Top 50 Prospects: #30 - Craig Whitaker

In 2004, Brian Sabean infamously gave away a first round pick to avoid paying the bonus first round picks get. In 2005, the Giants didn't have a first, second or third round pick, though more pressing needs through free agency prompted those losses. That means that Craig Whitaker, the 34th overall pick in 2003 remains the Giants most recent first round pick. But as time has past, expectation have dropped significantly for the former Texas High Schooler.

Date of Birth: 11/19/1984 Position: P Height: 6'4" Weight: 170 Bats: R Throws: R
Acquired: Drafted in the 1st Round (#34 Overall) of the 2003 Draft
2005 Stats
Augusta - Low A 3 4 4.66 29 6 6 58.0 54 36 30 3 39 72 .245 0.83

Craig Whitaker will remain the Giants most recent first round pick (albeit a compensation round one) for another five months, and he also is beginning to show signs of being just what General Manager Brian Sabean is worried about regarding first round picks, which prompted the infamous 2004 signing of Michael Tucker hours before the arbitration deadline specifically to avoid having to pay a late first round bonus. (The decision to sign Omar Vizquel and Armando Benitez early in the 2004 free agent period is routinely also blamed on Sabean’s ‘fear’ of first round picks, but that decision almost certainly was more to get the top free agents at two major needs the Giants had)

In 2006, Whitaker will enter his fourth year of professional baseball, which is significant because after this season, Whitaker will be vulnerable to be picked in the Rule V draft unless protected by the Giants 40 Man Roster, and two years after that, if he hasn’t made the major league roster, he’ll be a minor league free agent. Yet, even then, he’ll go back to the lowest rung of full-season ball without so much as a defined role on the pitching staff.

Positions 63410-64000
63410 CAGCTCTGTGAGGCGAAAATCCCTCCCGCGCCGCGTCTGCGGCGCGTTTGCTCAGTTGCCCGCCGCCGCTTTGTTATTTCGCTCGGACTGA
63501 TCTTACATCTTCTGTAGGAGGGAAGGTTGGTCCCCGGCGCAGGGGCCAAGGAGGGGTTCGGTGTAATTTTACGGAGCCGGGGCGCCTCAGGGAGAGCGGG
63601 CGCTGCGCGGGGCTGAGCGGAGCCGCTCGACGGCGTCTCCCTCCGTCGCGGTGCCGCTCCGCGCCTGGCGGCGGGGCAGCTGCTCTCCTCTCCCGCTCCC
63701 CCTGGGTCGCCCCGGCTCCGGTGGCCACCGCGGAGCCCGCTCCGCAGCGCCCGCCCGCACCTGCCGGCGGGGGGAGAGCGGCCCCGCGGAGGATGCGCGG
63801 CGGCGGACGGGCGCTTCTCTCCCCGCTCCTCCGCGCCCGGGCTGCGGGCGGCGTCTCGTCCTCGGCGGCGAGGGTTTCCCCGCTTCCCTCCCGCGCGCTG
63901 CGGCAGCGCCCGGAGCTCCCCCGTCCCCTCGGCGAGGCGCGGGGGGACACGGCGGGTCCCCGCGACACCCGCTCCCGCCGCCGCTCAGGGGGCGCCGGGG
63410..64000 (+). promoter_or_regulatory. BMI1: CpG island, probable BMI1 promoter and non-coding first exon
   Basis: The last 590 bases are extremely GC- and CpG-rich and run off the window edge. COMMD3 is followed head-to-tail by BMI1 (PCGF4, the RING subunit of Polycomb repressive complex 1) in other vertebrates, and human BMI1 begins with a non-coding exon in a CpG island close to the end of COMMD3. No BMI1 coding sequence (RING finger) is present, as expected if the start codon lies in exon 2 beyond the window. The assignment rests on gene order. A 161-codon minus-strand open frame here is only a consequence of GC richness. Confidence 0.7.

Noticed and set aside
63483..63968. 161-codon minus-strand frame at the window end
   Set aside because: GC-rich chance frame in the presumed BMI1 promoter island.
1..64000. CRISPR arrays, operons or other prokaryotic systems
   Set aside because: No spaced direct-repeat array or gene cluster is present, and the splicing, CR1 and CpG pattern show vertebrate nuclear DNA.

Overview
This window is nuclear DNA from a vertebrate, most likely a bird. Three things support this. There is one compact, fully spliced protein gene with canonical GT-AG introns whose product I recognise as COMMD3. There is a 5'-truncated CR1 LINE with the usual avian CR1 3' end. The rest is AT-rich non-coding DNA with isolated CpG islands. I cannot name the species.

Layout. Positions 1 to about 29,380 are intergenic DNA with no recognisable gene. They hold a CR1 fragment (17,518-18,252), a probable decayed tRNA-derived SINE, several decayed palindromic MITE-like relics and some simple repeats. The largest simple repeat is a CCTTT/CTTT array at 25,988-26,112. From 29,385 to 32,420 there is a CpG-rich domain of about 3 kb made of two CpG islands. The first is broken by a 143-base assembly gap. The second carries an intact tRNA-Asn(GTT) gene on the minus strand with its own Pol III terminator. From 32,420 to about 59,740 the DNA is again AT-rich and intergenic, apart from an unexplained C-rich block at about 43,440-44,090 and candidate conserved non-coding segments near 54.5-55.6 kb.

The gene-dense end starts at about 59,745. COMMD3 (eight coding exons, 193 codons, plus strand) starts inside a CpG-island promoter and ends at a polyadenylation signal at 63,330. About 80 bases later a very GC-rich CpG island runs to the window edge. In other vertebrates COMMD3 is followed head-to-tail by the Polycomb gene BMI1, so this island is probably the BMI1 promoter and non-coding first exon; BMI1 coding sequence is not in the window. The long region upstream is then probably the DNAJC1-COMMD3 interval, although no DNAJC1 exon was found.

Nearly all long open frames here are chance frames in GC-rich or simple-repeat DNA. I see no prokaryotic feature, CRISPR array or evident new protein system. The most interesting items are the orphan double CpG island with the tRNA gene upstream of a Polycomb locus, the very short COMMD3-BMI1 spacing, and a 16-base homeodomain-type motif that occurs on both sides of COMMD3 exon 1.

This leaves the Giants in a very unenviable position with their former first round pick. There are three possibilities: Whitaker does well enough to need protection on the 40 Man roster, forcing the Giants to use a spot on a guy who will probably still be in A-ball and won’t be realistically ready for the majors for another 2-3 years; Whitaker does well enough to be possibly picked up, and the Giants leave him off the 40 Man roster and risk losing him for a measely $50,000; or Whitaker does poorly enough that he’s not a risk to be picked up, which isn’t really good for him or the Giants. He’ll then have 2 years to shoot up to the majors before he might be lost as a free agent for nothing.

Yet Whitaker still has the tools and potential to have fans and hopefuls amongst the observers, although the original comparisons to Matt Cain and his ceiling. Although he touched 98 MPH in high school, he regularly throws in the low 90’s and touches 95. His big curveball, which had been a source of high hopes, has been exchanged for a slider that is not as dominating but that he can control better. He can strike out plenty, but he has a career walk rate of nearly 6 batters per every 9 innings. And his health is an issue, after being sidelined with a back strain for much of 2005. He did come back and performed fairly well as a reliever later in the season at Augusta, but becoming a reliever drops the ceiling drastically from the expectations of a first round pick.

What does 2006 hold for Whitaker? Well, if 2005 was a Make-it-or-Break-it year for him, then 2006 becomes a Make-it-if-he’s-ever-going-to year. Whitaker spent the autumn in an instructional league, and will likely return to Low-A Augusta where the Giants are going to give him one more shot at being a starter. If he does well, he’ll get a push to San Jose to try and catch up. If not, the Giants will probably shift him to relief and see if that’s enough to kickstart his pro career.

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